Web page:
Across the land, spring is fervently gathering pace. We are considerably behind realms further south; nevertheless, in spite of biting blusters from the far north, there is activity aplenty in hedgerow, woodland, along the shore and high on the hills.
A few miles away from Red River Croft, between Kerrysdale and Sheildaig, on the narrow road to South Erradale, is a complex mixture of wood and scrub, combined with heather and bog moorland. The tallest trees are principally ancient oaks which stand tall and proud, gnarled and lichen-bearded. Many are set among groves of birch, hazel and alder which are tangled with bramble, heather, honeysuckle and ivy, yet because of their great age these grand oaks rise imperiously above the jumble below, their long outstretched branches like protective arms, mindfully ministering to the young, beckoning for them to take heed of their age-old tales, of wisdom and of warning. There go people, destroyers of forests! Branches and trunks are moss and lichen covered; for some, the bark is barely visible. This is indeed a “cool, temperate rainforest”.
Now the winter, royal purple finery of silver birches is steadily being replaced by livid lime brightness, larches are outfitted in bushy costumes as needled tresses sprout in vibrant jades and greens, and, at last, the solemn brown buds on oaks are opening and burnishing branch tips lightly and joyously with copper before their full leaved gorgeous emerald radiance is wholly realised.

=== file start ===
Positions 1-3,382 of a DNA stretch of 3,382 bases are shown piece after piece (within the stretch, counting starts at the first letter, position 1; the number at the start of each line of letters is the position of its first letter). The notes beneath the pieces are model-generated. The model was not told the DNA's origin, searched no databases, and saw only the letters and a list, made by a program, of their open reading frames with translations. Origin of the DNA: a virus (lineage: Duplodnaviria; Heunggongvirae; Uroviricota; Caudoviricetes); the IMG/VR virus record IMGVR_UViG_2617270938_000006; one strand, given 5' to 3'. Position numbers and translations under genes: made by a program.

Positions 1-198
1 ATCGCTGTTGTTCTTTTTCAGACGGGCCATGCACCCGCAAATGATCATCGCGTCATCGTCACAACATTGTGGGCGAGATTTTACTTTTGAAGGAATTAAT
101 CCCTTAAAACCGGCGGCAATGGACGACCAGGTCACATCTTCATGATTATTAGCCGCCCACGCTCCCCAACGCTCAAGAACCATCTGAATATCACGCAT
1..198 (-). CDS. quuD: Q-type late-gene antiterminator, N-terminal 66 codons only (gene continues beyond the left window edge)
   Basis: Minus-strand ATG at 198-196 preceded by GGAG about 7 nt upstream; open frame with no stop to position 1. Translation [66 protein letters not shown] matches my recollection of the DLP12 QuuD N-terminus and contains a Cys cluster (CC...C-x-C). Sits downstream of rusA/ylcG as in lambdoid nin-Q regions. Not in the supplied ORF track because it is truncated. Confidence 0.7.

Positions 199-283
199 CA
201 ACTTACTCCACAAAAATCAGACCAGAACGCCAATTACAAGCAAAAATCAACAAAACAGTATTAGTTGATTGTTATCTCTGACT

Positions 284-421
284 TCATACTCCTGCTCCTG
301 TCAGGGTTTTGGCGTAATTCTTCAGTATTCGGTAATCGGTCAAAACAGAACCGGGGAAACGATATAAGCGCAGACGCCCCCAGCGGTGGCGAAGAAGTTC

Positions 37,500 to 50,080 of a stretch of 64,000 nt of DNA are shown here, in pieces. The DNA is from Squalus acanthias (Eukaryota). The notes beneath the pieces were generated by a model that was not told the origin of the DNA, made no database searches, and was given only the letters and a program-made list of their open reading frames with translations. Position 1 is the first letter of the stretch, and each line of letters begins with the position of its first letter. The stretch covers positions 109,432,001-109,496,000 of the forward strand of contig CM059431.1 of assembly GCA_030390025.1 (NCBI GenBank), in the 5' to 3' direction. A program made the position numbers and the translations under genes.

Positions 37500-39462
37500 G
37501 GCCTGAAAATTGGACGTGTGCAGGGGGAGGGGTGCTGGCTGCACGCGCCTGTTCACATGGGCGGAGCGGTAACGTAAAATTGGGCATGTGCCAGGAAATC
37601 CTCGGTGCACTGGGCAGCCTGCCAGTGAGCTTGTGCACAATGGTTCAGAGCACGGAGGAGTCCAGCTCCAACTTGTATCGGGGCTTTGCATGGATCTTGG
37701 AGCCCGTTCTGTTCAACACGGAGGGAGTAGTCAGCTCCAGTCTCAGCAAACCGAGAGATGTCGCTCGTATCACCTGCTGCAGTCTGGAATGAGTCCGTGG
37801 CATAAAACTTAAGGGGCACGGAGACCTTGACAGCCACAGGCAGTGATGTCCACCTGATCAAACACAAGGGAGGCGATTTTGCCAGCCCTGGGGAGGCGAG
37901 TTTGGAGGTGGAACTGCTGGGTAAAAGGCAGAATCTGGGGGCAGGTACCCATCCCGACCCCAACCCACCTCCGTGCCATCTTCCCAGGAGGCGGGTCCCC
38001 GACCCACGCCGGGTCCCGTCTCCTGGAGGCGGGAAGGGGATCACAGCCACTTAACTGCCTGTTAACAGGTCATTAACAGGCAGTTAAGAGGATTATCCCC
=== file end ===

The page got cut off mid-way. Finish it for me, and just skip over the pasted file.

On peaty moorland bog myrtle is flowering now. It is another gilded glory but one whose scent is entirely intoxicating. I adore this shrub. Here on acid soils it has dark russet and chocolate coloured stems, bronze buds which open out into delicate, orange flowers before the olive green leaves develop. Oh the gorgeous perfume when you crush buds and flowers between fingers: fragrant, resinous, unique, uplifting, healing and tantalising. It is a magical thing, revitalising the sense of smell, transporting and transformative. If only it could be bottled!
The scents of wild places, and familiar places, are often forgotten or overlooked, especially when we gaze about at our favourite places. But all around us, especially in the sap-rising rush of Spring, the living, breathing earth, the very vibrancy of plant and animal, insect and fungus, are interacting with us, stimulating, and tickling the nose. Close your eyes and breathe in deeply, think not about what your are listening to but pause to sniff the delicate airs passing by, filled with stories to tell, of moss and lichen, of flower burst and leaf growth.
But it is windy here, still. Cold too. Waves of grey rush at us from the north, first like mists and fogs, then dropping with iron-clad force, raindrops huge and unforgiving. There is a gritty saltiness in the rain. The icy wetness drives hard and hurls the scented gentleness away.
But it is May! And we long for the warmth and yellowness to return. It will. Soon.